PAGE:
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Nordic clinical guidelines for orthotic treatment of osteoarthritis of the knee: A systematic review using the AGREE II instrument

Journal article
Authors Gustav Jarl
Ulla Hellstrand Tang
Erika Nordén
Anton Johannesson
David Francis Rusaw
Published in Prosthetics and Orthotics International
ISSN 03093646
Publication year 2019
Published at Institute of Clinical Sciences, Department of Orthopaedics
Language en
Links https://journals.sagepub.com/doi/fu...
https://gup.ub.gu.se/file/207825
Keywords braces, orthosis, Orthotic device, practice guidelines
Subject categories Clinical Medicine

Abstract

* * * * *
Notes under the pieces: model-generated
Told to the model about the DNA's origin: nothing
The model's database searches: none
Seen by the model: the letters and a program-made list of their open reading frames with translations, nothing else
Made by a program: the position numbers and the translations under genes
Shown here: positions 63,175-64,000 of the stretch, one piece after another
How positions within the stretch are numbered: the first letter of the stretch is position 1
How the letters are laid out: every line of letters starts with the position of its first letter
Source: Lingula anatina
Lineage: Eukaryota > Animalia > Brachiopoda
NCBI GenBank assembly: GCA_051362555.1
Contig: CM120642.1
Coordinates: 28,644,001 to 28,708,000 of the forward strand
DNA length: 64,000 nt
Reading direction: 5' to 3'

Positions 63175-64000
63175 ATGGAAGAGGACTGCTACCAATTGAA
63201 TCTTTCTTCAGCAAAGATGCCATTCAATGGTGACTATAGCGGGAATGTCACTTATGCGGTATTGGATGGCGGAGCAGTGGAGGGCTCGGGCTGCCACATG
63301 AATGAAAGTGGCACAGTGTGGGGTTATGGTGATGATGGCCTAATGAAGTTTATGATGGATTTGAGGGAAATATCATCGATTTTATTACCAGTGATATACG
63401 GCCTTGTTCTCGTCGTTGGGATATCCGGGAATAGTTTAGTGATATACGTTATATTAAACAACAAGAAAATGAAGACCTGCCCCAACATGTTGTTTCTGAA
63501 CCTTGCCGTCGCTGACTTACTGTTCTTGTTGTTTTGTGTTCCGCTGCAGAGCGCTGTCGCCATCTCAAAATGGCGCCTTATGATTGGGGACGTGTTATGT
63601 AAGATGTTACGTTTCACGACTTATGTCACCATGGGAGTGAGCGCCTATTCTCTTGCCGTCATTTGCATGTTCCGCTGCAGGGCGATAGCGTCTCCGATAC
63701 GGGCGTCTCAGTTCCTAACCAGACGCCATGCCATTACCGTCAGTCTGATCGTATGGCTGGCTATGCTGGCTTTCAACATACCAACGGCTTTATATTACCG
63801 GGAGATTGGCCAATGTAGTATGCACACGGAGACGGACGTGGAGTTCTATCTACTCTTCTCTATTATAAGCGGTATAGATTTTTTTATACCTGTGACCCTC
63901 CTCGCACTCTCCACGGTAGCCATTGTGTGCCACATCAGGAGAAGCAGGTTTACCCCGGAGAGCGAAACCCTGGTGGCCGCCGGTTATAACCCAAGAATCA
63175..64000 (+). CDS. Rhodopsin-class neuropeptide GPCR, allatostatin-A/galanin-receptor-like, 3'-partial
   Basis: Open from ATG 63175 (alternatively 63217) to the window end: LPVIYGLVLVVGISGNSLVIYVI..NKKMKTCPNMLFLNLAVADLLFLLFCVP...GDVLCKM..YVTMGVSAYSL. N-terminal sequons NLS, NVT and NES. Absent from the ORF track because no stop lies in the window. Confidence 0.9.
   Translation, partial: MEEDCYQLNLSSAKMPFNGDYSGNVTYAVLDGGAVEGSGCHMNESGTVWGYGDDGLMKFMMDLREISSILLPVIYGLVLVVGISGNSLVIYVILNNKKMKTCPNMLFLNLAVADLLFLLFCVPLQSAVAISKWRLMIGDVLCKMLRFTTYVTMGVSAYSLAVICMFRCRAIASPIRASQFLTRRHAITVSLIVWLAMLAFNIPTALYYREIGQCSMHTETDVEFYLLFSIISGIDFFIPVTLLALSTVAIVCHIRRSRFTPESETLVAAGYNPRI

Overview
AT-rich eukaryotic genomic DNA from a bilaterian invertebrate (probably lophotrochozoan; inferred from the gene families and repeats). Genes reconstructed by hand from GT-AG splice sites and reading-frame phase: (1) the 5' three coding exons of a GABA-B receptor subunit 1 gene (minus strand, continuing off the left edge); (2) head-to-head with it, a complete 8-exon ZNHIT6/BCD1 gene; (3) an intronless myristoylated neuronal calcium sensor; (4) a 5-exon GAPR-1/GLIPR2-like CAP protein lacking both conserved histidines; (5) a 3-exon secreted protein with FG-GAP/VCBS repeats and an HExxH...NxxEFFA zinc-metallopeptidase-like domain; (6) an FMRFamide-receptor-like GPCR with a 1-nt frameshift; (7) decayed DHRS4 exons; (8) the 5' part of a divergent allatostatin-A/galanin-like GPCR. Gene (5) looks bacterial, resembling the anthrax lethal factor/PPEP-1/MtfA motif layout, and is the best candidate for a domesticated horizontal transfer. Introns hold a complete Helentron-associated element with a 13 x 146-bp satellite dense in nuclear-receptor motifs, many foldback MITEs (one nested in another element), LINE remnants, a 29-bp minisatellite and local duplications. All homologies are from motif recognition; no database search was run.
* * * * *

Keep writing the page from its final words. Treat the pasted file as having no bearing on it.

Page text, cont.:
© The International Society for Prosthetics and Orthotics 2019. Background: High-quality clinical practice guidelines are necessary for effective use of resources both at an individual patient- and national-level. Nordic clinical practice guidelines recommendations for orthotic treatment of knee osteoarthritis vary and little is known about their quality. Objectives: The aim of the study was to critically evaluate the quality of clinical practice guidelines in orthotic management of knee osteoarthritis in the Nordic countries. Study Design: Systematic review. Methods: Four national clinical practice guidelines for treatment of knee osteoarthritis were assessed for methodological rigour and transparency by four independent assessors using the AGREE II instrument. Summary domain scores and inter-rater agreement (Kendall’s W) were calculated. Results: Domain scores indicate that many guidelines have not sufficiently addressed stakeholder involvement (average score: 55%), applicability (20%) and editorial independence (33%) in the development process. Inter-rater agreement for assessors indicated ‘good’ agreement for clinical practice guidelines from Finland, Norway and Sweden (W = 0.653, p < 0.001; W = 0.512, p = 0.003 and W = 0.532, p = 0.002, respectively) and ‘strong’ agreement for the clinical practice guideline from Denmark (W = 0.800, p < 0.001). Conclusion: Quality of clinical practice guidelines for orthotic treatment of knee osteoarthritis in the Nordic region is variable. Future guideline development should focus on improving methodology by involving relevant stakeholders (e.g. certified prosthetist/orthotists (CPOs)), specifying conflicts of interest and providing guidance for implementation. Clinical relevance: The current review suggests that, for the Nordic region, there are areas of improvement which can be addressed, which ensure clinical practice guidelines are developed under stringent conditions and based on sound methods. These improvements would ensure knee osteoarthritis patients are receiving orthotic interventions based on appropriate guidance from published guidelines.

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